Randall Darwall, A Prince Among Men

My heart is breaking. My mentor and friend, Randall Darwall passed away this Friday, January 13th. Randy, hand-weaver extraordinaire, teacher and craft world advocate. He was, to the core, a genuinely kind and good man.
For over 30 years he has graciously and generously guided me through my career in the craft show world.
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In the mid-80’s, in a workshop he was teaching, he encouraged me to enter and exhibit at a thing I didn’t know about, craft shows. I am ever grateful for his advice. There after, he’d always stop by my booth to say hi, drop words of wisdom, encourage, advise and joke around. One time, he came by to borrow a needle and thread to make a little repair. I grabbed a friend and insisted they take pictures. Randy dutifully trying to finish his project, me laughing.
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I was over the moon when he suggested we collaborate. He handed me an armload of his hand-woven scarves and wished me well. Step one, I had to get over my reticence of cutting into them! After that hurdle, I was off. It was an amazing opportunity to use his beautiful fabrics in my jackets, coats and tops.
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He and his life long partner, Brian Murphy, were the perfect pair. Brian funny, joking and teasing, Randy playing the straight man.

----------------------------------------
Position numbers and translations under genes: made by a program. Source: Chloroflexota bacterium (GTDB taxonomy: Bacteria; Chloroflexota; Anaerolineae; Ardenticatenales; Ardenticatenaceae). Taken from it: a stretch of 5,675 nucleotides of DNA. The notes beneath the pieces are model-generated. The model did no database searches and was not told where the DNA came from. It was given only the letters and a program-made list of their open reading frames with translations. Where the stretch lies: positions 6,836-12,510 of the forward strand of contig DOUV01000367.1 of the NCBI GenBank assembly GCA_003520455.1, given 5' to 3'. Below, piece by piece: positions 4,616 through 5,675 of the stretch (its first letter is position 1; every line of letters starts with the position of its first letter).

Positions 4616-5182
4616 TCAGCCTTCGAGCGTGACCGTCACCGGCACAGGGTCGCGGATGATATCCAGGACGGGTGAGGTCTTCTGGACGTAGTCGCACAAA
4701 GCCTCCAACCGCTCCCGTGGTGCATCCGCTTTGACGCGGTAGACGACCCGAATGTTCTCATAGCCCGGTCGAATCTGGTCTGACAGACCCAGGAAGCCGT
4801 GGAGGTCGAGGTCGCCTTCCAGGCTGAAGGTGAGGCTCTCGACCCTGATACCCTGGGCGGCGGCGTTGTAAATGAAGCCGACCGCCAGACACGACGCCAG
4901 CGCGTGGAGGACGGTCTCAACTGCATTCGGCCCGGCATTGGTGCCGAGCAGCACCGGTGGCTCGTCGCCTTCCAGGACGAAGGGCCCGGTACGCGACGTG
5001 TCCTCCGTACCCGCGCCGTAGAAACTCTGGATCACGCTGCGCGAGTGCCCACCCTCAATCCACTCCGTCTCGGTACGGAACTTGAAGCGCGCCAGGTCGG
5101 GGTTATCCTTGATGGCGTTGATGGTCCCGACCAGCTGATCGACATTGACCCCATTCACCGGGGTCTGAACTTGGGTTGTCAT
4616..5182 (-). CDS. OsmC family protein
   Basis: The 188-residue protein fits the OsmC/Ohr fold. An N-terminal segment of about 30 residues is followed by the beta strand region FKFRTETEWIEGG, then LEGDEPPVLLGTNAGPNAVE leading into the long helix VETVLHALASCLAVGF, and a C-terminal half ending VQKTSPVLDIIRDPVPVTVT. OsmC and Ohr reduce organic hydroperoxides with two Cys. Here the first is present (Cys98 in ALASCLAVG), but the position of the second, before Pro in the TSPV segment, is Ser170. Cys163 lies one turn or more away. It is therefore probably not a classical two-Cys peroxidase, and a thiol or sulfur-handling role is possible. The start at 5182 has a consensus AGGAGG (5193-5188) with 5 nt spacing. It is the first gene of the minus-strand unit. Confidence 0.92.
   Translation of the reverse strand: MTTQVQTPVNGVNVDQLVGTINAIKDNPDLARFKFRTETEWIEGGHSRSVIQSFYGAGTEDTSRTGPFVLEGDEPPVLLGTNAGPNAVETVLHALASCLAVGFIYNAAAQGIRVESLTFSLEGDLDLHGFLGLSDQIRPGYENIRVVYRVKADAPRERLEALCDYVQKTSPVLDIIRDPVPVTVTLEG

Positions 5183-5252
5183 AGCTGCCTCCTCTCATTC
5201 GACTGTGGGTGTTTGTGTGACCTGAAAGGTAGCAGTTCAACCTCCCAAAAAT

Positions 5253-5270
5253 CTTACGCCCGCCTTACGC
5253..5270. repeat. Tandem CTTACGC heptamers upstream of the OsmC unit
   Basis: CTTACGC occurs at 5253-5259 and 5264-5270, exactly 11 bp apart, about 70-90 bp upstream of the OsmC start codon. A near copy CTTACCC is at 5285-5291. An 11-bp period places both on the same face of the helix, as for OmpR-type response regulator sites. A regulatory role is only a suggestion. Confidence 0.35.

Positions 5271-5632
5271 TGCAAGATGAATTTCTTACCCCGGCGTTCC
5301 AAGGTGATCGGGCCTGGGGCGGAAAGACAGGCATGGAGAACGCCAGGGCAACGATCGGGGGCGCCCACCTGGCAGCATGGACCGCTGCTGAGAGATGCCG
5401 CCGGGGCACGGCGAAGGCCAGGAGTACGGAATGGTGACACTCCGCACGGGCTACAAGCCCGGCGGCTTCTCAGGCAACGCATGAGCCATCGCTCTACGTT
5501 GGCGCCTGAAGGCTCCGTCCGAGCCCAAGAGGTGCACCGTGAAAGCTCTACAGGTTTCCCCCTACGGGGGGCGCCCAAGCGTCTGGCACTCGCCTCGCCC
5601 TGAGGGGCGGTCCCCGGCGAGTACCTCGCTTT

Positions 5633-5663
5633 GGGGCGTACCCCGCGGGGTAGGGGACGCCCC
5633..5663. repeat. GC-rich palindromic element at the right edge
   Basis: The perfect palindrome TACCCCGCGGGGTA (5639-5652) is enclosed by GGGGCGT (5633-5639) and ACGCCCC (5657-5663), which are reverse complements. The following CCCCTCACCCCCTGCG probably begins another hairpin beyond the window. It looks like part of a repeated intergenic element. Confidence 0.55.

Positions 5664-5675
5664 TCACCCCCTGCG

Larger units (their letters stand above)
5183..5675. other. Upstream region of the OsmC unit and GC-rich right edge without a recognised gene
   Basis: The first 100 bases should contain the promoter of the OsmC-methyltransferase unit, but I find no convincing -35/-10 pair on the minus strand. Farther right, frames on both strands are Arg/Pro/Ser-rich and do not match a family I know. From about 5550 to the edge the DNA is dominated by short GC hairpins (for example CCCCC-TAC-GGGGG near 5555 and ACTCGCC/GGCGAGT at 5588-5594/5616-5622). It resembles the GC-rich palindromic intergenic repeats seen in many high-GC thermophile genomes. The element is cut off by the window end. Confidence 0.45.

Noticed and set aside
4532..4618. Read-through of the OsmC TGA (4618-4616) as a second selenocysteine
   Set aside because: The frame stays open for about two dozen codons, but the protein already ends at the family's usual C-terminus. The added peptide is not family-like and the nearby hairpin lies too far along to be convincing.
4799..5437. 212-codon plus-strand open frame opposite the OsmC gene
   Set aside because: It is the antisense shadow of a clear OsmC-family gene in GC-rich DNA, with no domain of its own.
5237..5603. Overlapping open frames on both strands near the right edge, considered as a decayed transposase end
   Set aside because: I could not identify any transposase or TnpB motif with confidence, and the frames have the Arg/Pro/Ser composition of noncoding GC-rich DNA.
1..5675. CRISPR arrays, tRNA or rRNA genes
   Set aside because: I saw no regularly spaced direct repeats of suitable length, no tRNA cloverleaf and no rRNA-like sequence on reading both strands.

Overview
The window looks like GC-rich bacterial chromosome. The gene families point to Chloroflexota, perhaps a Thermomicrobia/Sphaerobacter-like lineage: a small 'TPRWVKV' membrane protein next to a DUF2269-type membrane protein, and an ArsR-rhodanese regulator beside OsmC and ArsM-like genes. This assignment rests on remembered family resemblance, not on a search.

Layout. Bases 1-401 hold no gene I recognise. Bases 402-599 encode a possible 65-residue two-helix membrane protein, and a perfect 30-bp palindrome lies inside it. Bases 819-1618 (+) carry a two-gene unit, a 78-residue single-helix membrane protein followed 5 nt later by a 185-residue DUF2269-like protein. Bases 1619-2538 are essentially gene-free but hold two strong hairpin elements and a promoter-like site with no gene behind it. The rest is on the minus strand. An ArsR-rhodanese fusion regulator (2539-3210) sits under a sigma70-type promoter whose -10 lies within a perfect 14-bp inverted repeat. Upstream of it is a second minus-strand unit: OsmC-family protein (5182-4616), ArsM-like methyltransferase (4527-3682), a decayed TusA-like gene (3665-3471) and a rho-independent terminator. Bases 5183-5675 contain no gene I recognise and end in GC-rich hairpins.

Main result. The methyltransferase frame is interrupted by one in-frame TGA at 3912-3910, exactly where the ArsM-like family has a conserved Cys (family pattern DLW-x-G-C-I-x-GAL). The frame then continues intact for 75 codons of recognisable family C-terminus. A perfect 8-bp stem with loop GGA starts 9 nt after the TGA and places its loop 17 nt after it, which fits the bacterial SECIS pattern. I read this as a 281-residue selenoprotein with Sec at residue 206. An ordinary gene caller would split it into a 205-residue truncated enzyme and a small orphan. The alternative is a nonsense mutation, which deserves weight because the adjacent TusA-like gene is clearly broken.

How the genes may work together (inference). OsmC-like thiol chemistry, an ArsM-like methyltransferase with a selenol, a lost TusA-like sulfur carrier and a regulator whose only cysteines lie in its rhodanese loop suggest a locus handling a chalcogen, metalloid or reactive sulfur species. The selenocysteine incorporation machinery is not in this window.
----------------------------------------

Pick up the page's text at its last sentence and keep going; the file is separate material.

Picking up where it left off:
Below, with Heidi Austreng, administrator of the Smithsonian and Craft2Wear shows.
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They worked hard and relentlessly, but always with humor and delight.
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He was a prince among men.
Randy, I can’t even begin to say how much I will miss you.
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15 Comments

  1. Susan Neal
    Posted January 15, 2017 at 10:08 pm | Permalink

    Yes, a big lose to the community.

  2. Jamar Pearson
    Posted January 15, 2017 at 10:37 pm | Permalink

    I can tell by your words there is a hole in your heart and life. So sorry for your loss.

  3. Ellen Miller
    Posted January 16, 2017 at 12:27 am | Permalink

    Ann-
    Thank you for this post- I didn’t know Randy had died. As you may remember he introduced us at a Craft Boston, for which I will always be grateful.
    Randy was a lovely man and a great inspiration for me. He will be missed.

  4. Susan Glass
    Posted January 16, 2017 at 1:16 am | Permalink